Value Education Value Educators

The Covid-19 pandemic has proved just how valuable schools are to children, young people and society.

During the last year, education staff have created new ways to support learning, keep students connected and nurture those who need extra care.

It’s reminded us all how much school contributes to the lives of young people and how much rests on the professional skills of our educators.

Value education

But coronavirus has caused huge damage to children and young people’s learning and tested the current education system to the limit. Moving beyond the pandemic, things need to change.

That is why the National Education Union (NEU) has launched Value Education, Value Educators, to highlight the concerns of our members, parents and students so that, together, we can change things for the better.


The costs of Covid-19 have been borne by our schools and colleges which just haven’t been given the necessary funds to help children succeed.

Education funding needs to increase substantially if we want every child to fulfil their potential. The amount pledged by Government to compensate for lost learning amounts to just £310 per pupil. Other countries are spending far more – the US £1,830 per young person and it’s £2,090 in the Netherlands.

Class sizes continue to increase – secondary class sizes are at their highest since records began; primary their highest this century. Teachers and support staff have a far harder job ensuring every child gets the attention they need.

To value education, the Government needs to increase funding and invest in recovery now.

The most successful nations are developing education systems which enable them to compete in a world where new technologies and industries are changing the way people work, communicate, learn and develop.

The UK is being left behind in this.

Disadvantaged pupils in England are 18 months of learning behind their more affluent peers by the time they finish their GCSEs.

Covid-19 has shone a harsh light on the plight of 4.3 million children living in poverty in the UK. That’s 31 per cent of children, or nine in every class of 30.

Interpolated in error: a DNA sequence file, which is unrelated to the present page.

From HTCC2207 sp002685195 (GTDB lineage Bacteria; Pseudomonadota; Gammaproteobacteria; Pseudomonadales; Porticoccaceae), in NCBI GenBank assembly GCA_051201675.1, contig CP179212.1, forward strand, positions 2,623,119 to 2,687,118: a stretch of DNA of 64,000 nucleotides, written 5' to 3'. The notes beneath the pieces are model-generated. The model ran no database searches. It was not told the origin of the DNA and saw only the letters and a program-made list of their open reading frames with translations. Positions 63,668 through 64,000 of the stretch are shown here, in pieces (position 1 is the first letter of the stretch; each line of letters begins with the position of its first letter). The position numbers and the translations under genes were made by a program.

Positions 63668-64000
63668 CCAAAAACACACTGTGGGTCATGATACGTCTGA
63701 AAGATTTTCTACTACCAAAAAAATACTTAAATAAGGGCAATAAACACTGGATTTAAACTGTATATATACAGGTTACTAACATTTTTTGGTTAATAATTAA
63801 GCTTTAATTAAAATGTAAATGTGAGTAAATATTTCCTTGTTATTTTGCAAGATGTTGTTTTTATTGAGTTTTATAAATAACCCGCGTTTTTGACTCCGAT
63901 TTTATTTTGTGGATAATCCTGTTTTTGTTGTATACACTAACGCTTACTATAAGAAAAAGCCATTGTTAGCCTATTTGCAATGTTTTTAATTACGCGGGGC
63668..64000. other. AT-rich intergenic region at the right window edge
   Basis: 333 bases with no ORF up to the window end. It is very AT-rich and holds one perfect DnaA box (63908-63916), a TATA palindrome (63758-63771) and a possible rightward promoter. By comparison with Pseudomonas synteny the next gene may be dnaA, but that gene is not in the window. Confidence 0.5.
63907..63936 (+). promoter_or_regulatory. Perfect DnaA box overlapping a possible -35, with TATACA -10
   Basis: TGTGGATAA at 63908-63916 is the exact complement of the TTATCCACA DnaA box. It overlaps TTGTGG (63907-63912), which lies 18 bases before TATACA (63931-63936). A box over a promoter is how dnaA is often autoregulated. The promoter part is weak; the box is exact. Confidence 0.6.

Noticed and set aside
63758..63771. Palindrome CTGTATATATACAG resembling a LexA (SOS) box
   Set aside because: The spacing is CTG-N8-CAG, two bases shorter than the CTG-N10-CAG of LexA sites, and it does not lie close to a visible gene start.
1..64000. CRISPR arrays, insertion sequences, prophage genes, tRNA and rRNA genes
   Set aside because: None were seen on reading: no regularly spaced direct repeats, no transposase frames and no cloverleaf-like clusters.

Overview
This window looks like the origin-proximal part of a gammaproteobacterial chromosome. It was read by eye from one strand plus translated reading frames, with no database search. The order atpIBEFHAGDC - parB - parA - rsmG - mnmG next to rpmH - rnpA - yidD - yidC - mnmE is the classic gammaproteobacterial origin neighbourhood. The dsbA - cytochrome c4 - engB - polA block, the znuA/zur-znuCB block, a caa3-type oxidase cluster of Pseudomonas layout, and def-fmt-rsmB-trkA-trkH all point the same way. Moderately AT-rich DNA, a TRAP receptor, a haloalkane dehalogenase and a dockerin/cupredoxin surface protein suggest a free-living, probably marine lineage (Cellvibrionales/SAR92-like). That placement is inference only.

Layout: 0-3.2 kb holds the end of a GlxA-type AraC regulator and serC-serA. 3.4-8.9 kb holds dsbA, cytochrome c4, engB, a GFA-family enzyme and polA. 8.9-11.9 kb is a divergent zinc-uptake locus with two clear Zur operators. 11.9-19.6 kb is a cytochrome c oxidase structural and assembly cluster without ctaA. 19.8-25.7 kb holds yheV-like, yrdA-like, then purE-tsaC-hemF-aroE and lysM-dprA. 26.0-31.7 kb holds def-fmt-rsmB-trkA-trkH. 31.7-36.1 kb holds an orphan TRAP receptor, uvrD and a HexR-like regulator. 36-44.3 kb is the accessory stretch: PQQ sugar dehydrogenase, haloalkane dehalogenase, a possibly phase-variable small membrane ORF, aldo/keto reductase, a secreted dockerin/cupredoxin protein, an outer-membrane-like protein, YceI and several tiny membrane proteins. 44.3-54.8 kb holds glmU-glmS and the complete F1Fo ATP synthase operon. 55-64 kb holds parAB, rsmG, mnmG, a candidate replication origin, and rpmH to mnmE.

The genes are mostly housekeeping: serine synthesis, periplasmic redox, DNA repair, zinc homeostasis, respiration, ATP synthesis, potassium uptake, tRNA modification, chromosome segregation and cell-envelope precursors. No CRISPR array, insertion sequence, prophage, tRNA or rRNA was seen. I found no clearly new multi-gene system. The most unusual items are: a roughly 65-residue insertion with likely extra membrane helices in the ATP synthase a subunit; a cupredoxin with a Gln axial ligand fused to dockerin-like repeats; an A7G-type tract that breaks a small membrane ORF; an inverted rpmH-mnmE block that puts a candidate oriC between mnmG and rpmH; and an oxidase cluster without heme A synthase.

Child poverty destroys children’s potential. An estimated nine per cent of UK families do not have a laptop, tablet or desktop computer. Two million households don’t have access to the internet.

Forty per cent of the education attainment gap is set in stone before children even start school. And 70 per cent of children growing up in poverty live in a household where at least one person is in paid work.

To value education, we need to end child poverty and make sure no child is left behind.
High-stakes testing

The English education system tops the OECD league table for the number of tests its pupils take.

Over-testing has a profoundly negative effect on pupils’ attitudes to learning and the development of their skills.

Children entering education in 2021 will be young adults in 2033. Schools can prepare them for jobs that have not yet been created, for technologies that have not yet been invented, to solve problems that have not yet been anticipated.

Students will need to develop curiosity, imagination, resilience and self-regulation; they will need to respect and appreciate the ideas, perspectives and values of others; cope with failure and rejection, and move forward in the face of adversity.

To achieve these goals, our curriculum and assessment system must be changed. Our children and young people need experience of making and doing as well as reading and writing. They need more teaching and less testing.

To value education, high-stakes testing should be replaced with an assessment system fit for the future.
Workload and pay

Throughout the pandemic teachers, leaders and support staff have been on the front line – teaching children remotely, safeguarding and caring for them.

But England’s education system is weakened because our teachers are leaving the profession increasingly early – one in four within two years of starting the job, nearly 40 per cent within ten, driven out by excessive workload, lack of professional agency and stress.

To make matters worse, the Government has imposed a pay freeze. This will only contribute to the recruitment and retention problems in the profession.

To value education, our Government must also value educators and that means proper pay and urgent action on workload.

The National Education Union represents teachers, support staff, school leaders and lecturers. Our members see the effects of underfunding, over-testing and child poverty every day of their working lives.

We need you to join with us to Value Education, Value Educators and help create a system fit for the future and fit for our children.

Please sign up to our campaign at


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